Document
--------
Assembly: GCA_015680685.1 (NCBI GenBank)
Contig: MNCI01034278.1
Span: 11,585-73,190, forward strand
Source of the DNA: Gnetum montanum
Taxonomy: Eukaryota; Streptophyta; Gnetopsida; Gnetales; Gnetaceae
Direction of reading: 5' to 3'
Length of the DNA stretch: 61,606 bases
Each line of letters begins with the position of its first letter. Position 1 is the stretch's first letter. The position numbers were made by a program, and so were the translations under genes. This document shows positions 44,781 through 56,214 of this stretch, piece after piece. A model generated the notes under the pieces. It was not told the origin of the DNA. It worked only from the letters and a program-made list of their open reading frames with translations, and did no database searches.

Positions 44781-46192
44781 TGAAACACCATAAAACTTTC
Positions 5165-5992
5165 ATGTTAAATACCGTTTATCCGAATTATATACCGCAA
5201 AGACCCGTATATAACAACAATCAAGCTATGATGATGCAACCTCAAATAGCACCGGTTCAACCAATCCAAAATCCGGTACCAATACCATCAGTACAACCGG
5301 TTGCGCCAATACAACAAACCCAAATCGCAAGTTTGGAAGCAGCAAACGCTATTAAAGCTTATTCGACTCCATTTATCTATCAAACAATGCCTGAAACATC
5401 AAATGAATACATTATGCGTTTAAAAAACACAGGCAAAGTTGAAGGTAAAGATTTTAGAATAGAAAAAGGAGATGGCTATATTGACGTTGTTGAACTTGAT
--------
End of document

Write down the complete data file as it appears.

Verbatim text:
Assembly: GCA_015680685.1 (NCBI GenBank)
Contig: MNCI01034278.1
Span: 11,585-73,190, forward strand
Source of the DNA: Gnetum montanum
Taxonomy: Eukaryota; Streptophyta; Gnetopsida; Gnetales; Gnetaceae
Direction of reading: 5' to 3'
Length of the DNA stretch: 61,606 bases
Each line of letters begins with the position of its first letter. Position 1 is the stretch's first letter. The position numbers were made by a program, and so were the translations under genes. This document shows positions 44,781 through 56,214 of this stretch, piece after piece. A model generated the notes under the pieces. It was not told the origin of the DNA. It worked only from the letters and a program-made list of their open reading frames with translations, and did no database searches.

Positions 44781-46192
44781 TGAAACACCATAAAACTTTC
Positions 5165-5992
5165 ATGTTAAATACCGTTTATCCGAATTATATACCGCAA
5201 AGACCCGTATATAACAACAATCAAGCTATGATGATGCAACCTCAAATAGCACCGGTTCAACCAATCCAAAATCCGGTACCAATACCATCAGTACAACCGG
5301 TTGCGCCAATACAACAAACCCAAATCGCAAGTTTGGAAGCAGCAAACGCTATTAAAGCTTATTCGACTCCATTTATCTATCAAACAATGCCTGAAACATC
5401 AAATGAATACATTATGCGTTTAAAAAACACAGGCAAAGTTGAAGGTAAAGATTTTAGAATAGAAAAAGGAGATGGCTATATTGACGTTGTTGAACTTGAT